An extraordinary anti-democratic statement from former President Donald Trump, suggesting the “termination” of the Constitution to overturn the 2020 election, drew a degree of bipartisan condemnation over the weekend, with a flood from Democrats and a trickle from Republicans.
But it did not appear to do any more than similar past actions in prompting Republican officials to rule out supporting Trump in 2024.
Inaccurately describing the contents of a just-released report about Twitter’s moderation decisions during the 2020 campaign, Trump again demanded that the 2020 election be overturned or rerun, for the first time explicitly calling to set aside the supreme law of the land.
“A Massive Fraud of this type and magnitude allows for the termination of all rules, regulations, and articles, even those found in the Constitution,” he wrote in a post Saturday on his social network, Truth Social.
Trump was responding to a report Friday night about Twitter employees’ internal deliberations over the company’s decision in 2020 to block links to an article that described emails found on a laptop belonging to Hunter Biden, President Joe Biden’s son.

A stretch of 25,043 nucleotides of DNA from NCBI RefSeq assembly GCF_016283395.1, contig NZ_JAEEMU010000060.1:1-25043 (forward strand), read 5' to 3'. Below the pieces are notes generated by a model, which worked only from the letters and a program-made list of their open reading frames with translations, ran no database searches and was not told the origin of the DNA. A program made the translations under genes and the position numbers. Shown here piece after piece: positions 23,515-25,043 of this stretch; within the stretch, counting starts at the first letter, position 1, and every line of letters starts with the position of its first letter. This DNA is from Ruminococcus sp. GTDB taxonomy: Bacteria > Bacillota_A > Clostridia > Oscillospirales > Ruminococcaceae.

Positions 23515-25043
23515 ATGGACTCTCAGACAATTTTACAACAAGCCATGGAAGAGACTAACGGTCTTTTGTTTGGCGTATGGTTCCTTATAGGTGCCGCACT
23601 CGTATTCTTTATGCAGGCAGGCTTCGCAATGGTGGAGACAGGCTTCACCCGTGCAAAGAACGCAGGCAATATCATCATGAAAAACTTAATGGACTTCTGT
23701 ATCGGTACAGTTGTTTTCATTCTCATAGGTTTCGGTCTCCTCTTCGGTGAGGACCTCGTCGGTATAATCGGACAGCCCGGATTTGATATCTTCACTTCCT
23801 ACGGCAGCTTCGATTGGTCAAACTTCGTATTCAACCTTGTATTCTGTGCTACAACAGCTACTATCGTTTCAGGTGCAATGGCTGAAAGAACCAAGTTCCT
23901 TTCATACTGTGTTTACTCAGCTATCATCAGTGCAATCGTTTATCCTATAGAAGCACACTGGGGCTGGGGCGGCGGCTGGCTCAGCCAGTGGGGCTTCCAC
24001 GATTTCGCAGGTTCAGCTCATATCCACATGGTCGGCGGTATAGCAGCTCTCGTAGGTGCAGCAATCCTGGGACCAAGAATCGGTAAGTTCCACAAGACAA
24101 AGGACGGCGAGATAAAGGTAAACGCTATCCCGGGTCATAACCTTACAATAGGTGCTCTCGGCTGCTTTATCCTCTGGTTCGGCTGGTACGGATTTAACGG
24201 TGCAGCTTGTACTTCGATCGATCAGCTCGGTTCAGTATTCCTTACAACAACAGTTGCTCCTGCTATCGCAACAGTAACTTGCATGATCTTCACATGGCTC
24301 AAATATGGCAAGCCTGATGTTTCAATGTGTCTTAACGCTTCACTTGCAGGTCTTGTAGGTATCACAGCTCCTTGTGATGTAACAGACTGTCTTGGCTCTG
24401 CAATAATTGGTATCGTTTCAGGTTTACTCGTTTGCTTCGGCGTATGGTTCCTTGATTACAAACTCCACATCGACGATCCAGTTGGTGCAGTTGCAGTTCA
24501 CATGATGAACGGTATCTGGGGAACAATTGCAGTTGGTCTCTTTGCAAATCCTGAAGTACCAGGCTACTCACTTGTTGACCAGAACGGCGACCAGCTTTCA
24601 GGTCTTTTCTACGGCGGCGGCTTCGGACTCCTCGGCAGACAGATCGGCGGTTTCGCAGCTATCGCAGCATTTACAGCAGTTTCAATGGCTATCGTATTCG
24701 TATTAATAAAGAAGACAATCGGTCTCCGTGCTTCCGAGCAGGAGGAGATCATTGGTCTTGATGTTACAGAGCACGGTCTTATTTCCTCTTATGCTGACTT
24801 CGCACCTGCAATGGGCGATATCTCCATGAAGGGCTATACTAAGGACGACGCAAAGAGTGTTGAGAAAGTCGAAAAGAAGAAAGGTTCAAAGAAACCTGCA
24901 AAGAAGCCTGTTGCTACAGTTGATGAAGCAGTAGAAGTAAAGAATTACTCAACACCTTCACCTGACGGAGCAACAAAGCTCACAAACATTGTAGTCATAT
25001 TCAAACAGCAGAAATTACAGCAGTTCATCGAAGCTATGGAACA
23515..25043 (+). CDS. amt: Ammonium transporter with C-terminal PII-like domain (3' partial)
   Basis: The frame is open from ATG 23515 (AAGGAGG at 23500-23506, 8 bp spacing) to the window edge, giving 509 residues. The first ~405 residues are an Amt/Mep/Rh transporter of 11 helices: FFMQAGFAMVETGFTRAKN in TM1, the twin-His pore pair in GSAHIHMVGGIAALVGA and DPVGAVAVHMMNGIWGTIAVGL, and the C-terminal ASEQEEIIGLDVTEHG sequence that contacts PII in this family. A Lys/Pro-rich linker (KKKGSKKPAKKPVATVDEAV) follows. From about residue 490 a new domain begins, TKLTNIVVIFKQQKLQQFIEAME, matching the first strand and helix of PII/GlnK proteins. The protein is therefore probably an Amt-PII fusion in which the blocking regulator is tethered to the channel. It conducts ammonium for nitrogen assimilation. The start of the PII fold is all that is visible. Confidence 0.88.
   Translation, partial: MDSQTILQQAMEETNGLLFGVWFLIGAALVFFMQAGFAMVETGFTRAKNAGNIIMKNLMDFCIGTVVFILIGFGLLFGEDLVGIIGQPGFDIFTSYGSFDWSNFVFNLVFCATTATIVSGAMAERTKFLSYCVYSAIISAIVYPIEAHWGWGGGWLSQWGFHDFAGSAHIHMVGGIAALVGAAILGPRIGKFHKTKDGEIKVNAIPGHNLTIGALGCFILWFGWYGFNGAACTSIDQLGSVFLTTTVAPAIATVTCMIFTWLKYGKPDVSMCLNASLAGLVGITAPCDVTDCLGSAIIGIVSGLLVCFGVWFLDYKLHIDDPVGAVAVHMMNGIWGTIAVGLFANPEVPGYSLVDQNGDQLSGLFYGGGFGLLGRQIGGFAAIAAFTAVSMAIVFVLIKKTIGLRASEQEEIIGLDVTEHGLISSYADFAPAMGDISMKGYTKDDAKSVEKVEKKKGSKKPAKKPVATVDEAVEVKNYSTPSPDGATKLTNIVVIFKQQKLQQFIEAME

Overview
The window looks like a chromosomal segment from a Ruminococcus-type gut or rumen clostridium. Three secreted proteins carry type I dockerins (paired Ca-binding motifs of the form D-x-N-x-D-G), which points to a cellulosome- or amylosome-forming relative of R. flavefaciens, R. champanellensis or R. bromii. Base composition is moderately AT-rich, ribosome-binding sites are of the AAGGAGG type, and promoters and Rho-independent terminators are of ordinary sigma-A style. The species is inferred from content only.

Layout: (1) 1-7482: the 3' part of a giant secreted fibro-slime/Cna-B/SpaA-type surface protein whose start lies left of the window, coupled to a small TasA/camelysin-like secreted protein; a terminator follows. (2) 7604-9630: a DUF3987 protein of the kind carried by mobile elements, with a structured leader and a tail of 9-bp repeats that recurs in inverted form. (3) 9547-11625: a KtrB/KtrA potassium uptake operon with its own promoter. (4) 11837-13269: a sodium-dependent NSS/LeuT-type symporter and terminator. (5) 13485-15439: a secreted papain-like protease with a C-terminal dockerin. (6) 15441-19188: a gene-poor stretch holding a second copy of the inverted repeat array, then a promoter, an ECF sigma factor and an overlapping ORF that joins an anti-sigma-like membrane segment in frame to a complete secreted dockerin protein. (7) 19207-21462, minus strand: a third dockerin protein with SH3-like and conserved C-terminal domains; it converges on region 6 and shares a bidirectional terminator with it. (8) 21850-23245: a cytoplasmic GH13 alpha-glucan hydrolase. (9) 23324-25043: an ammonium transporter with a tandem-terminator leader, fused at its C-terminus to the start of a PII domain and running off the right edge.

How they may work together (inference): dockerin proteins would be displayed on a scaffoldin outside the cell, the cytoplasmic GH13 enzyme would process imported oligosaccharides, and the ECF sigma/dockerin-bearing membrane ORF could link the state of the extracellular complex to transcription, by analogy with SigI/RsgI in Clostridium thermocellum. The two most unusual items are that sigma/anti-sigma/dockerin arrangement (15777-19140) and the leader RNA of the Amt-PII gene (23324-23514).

The report, a Twitter thread by writer Matt Taibbi, also criticized the fact that the Biden campaign had a back channel to ask Twitter to remove certain tweets, although it noted that Republicans had such a back channel, too.
The explicit suggestion of suspending the Constitution was astonishing even by the standards of Trump, who has spent the past two years spreading lies about the 2020 election, which he lost, and promoting various illegal mechanisms for overturning it.
Less than three weeks ago, Trump announced a third bid for the presidency.
“Attacking the Constitution and all it stands for is anathema to the soul of our nation and should be universally condemned,” Andrew Bates, a White House spokesman, said in a statement.
Several Republicans did reject the comments. “Well, obviously I don’t support that,” Representative-elect Mike Lawler, said on Sunday. ”The Constitution is set for a reason, to protect the rights of every American.”
But far more remained silent, including Kevin McCarthy, the House minority leader who hopes to become Speaker when Republicans take control of the chamber in January. Two press representatives for McCarthy did not immediately respond to requests for comment Sunday.